Tuesday, October 09, 2007

Gordie's First Grouse

A Typical Scene From "Early Grouse Season" In Northern NY
I’m not sure what got me so fired up to chase grouse with Gordie this Fall. Maybe the fascination began when we were out drilling in August. I aimed to sharpen his performance so he’d finish his Junior Hunter title in high style. The little guy really had matured over his third Winter. He began to respond crisply and with enthusiasm to my voice, hands and whistle. He also conceded that I was The Big Dog around the house, and fell into a comfortable role as my permanent shadow. So we were ready to pursue some partridge.

But it’s also possible that the visits to the chiropractor beginning in the Spring had given me a new, sharper-focused perspective. After examining the X-rays he took during my initial appointment, the Doc casually tossed out that I had “minor” arthritis here and there all along my spine and shoulders “consistent with a person your age.” Yikes! Time’s a’wastin’, Gordie, let’s head for the hills!

I even indulged myself by trading a bit of hard cash and a couple of former favorites that no longer shoot straight for a dedicated grouse gun. It’s a side by side 16 gauge, not too fancy at all, but honest, with a decent piece of walnut on her, double triggers, a straight right hand and fixed chokes. At 6 lbs. 2 oz., the gun promised that she’d prove no burden for even a rheumy codger like myself to wobble through the grouse woods with.

Proper Gear For Grouse Hunting
Grouse season in Northern New York opens on September 20, eleven days earlier than in “The Southern Tier” where we live. So when I heard from two old friends, Jim T. and Don M., urging that we get together for some early season action, I was delighted to gas up the van and roll.

We met on each of September’s last two weekends, watched Gordie put up a number of grouse (open season) and woodcock (closed season), and even touched off a shot or two. But we weren’t quick enough in the verdant early season woods to put a bird on the ground for him to retrieve.

Gordie was next invited as guest of honor to my cousin Richard’s camp for the Columbus Day weekend. Since the little spaniel doesn’t drive, I was invited too. We were expected in camp Friday afternoon for a quick hunt in the hour or so before dusk. I decided I’d leave home Thursday; hunt a covert or two near Watertown; and after a great meal at Cavallario’s Cucina and a good night’s sleep, head for camp Friday noon after a morning spent scouting.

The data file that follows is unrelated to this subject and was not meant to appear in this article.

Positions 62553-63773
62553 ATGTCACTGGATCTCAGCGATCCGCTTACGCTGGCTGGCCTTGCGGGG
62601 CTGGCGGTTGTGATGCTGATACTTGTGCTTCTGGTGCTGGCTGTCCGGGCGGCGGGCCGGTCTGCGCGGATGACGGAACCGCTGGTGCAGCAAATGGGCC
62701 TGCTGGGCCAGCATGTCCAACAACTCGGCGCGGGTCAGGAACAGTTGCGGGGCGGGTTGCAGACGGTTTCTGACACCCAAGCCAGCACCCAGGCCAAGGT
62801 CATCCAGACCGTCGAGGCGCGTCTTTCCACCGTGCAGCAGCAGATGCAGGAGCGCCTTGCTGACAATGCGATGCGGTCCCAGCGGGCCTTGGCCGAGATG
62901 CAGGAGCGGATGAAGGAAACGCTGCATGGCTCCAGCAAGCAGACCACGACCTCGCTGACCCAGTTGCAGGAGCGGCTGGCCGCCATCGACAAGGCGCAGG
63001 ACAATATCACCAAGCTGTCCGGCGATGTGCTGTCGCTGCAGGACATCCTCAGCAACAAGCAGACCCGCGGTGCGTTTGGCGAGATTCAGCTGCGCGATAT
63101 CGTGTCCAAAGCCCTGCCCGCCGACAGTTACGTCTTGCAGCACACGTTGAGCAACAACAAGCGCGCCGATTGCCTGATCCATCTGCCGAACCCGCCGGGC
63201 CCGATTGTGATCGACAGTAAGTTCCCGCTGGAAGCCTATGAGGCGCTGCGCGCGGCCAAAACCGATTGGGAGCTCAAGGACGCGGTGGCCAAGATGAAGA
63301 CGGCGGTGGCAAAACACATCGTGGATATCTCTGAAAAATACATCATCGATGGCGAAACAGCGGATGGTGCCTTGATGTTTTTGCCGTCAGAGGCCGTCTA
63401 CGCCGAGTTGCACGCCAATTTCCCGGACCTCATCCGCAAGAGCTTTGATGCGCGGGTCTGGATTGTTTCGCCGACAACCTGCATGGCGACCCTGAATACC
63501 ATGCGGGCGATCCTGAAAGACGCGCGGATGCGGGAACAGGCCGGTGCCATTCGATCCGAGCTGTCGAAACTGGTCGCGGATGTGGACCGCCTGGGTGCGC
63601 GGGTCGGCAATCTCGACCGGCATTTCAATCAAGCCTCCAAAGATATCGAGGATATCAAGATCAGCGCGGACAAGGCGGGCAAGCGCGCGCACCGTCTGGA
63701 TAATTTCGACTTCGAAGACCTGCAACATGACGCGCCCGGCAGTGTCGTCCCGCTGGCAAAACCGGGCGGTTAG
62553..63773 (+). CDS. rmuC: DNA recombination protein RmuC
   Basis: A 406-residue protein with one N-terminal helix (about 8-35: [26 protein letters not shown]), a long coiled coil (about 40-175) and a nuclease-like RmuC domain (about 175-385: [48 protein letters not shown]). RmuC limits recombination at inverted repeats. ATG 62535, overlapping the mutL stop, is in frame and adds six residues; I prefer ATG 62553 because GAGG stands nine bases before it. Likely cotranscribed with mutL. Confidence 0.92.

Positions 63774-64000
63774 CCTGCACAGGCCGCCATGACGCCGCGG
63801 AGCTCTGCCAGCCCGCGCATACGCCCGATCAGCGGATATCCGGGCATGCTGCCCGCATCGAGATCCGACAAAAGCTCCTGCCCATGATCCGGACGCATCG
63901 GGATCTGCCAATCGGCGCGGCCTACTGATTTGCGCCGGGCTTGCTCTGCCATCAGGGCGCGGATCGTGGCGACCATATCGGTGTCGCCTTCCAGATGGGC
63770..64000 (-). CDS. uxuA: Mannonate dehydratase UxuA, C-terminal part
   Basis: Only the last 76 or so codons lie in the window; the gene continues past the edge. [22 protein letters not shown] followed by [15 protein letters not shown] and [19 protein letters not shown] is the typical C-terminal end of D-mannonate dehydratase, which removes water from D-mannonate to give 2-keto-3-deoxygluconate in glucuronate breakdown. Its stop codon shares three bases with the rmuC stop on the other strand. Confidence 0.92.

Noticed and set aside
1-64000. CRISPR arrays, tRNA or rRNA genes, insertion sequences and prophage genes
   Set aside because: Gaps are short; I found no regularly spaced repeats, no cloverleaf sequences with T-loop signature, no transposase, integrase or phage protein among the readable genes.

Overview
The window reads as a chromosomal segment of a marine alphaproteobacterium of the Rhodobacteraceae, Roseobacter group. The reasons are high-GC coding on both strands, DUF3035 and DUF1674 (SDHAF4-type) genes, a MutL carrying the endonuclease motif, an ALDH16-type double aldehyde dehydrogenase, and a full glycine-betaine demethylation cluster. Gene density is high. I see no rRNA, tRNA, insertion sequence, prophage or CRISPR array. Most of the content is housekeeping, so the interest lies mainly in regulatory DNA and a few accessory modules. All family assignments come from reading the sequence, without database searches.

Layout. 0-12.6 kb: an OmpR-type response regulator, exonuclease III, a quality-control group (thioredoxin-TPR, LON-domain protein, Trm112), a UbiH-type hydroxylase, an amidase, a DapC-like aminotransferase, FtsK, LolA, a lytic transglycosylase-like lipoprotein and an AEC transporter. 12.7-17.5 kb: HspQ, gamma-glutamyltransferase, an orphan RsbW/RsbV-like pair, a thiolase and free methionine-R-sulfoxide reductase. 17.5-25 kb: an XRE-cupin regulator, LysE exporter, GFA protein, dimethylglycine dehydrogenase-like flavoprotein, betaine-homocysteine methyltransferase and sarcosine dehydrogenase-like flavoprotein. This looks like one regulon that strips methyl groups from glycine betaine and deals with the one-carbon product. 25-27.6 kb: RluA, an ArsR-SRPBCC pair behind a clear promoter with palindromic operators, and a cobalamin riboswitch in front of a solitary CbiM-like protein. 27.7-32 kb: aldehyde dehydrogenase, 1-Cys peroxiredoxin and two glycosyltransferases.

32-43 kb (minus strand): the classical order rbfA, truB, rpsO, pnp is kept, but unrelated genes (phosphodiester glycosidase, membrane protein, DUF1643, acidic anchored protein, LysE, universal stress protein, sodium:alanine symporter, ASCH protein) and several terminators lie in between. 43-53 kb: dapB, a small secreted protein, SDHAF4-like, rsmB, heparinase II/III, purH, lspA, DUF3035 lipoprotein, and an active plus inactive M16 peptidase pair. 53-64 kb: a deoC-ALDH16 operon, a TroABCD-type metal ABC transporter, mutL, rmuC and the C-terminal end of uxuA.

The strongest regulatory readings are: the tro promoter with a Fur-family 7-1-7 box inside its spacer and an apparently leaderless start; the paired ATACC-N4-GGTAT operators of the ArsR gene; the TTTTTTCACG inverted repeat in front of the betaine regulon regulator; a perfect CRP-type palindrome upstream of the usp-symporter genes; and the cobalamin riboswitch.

We didn’t find a thing in an hour’s hunt at our first stop Thursday. On the drive to our second covert, though, a single grouse scooted across the gravelly road not 15 yards ahead of my van. I chose to believe this a Good Sign.

By the time we reached our next covert, the shadows were getting longer and the uncharacteristically oppressive heat we’ve been having began to dissipate. I parked the van, checked the vest for my shells and Gordie’s water bottle, and walked into some young hardwoods dotted with aromatic spruce and hemlock. As I loaded my gun with low brass lead #7 ½’s, I thought wistfully about the 16 gauge sitting at home in the safe. On Saturday of Columbus Day weekend, you see, ducks would open in Richard’s northern zone camp. To make life easy for everyone, I’d brought two boxes of 12 gauge steel #7’s so that we’d all be legal for a grouse, woodcock and wood duck trifecta. But that meant today I was carrying my 12 gauge Benelli autoloader. Jim T. had given me quite a teasing about losing this gun’s “easily detachable butt pad” in a grouse tangle two weekends earlier. Since the pad’s replacement had not yet arrived, I’d done some custom handiwork to make the gun a bit more user friendly. But this was patently not the classically handsome gun with which I’d hoped to shoot Gordie’s first grouse.

Packing Tape Provides A "High Gloss Finish"
We began working a southerly line through the woods. We hadn’t gone far at all when Gordie’s tail began beating a double-time tattoo. Then stuff happened, fast.

It started with Gordie working a bird in dense understory. When he flushed it with a concussive “whirr,” I squinted hard but failed to pick up the out-bound grouse.

“Gosh Darn! Mother's Father! Life is so unfair!” Or other words that form a loose equivalent...

Still working desperately, his nose glued to the abundant ground scent, Gordie encored by putting up two more birds. Yes Sirree, I eyed the trailer bird jinking to cover his six with a spruce tree and snapped a shot vaguely in his direction. The bang caused a fourth grouse to flush wild just off to my left, and I gave it a “Hail Mary” blast. Too bad a maple whip chopped off the twitchy lurch that was my swing.

Then all the woods were quiet. No bird was left to flush, no dog was to be seen, and I was standing there alone, thumping heart slowing, the enormity of my incompetence settling in like an all-day rain. Time hung there heavy for what seemed forever, but it's doubtful that even a minute passed. Then I heard leaves crunching out near the third bird’s escape route. In another second or two, there was Gordie, proudly carrying his first-ever grouse. Just like in the training videos, he brought it to me, sat down, tail just a’waggin’, and tenderly released it to me when I said “Give.” I told him what a fine retrieve he’d made, gave him an ear scritch and a splash of water, and we agreed to call it a day. A special day, with any luck the first of many more to come.

Gordie Already Thinking About His Next Grouse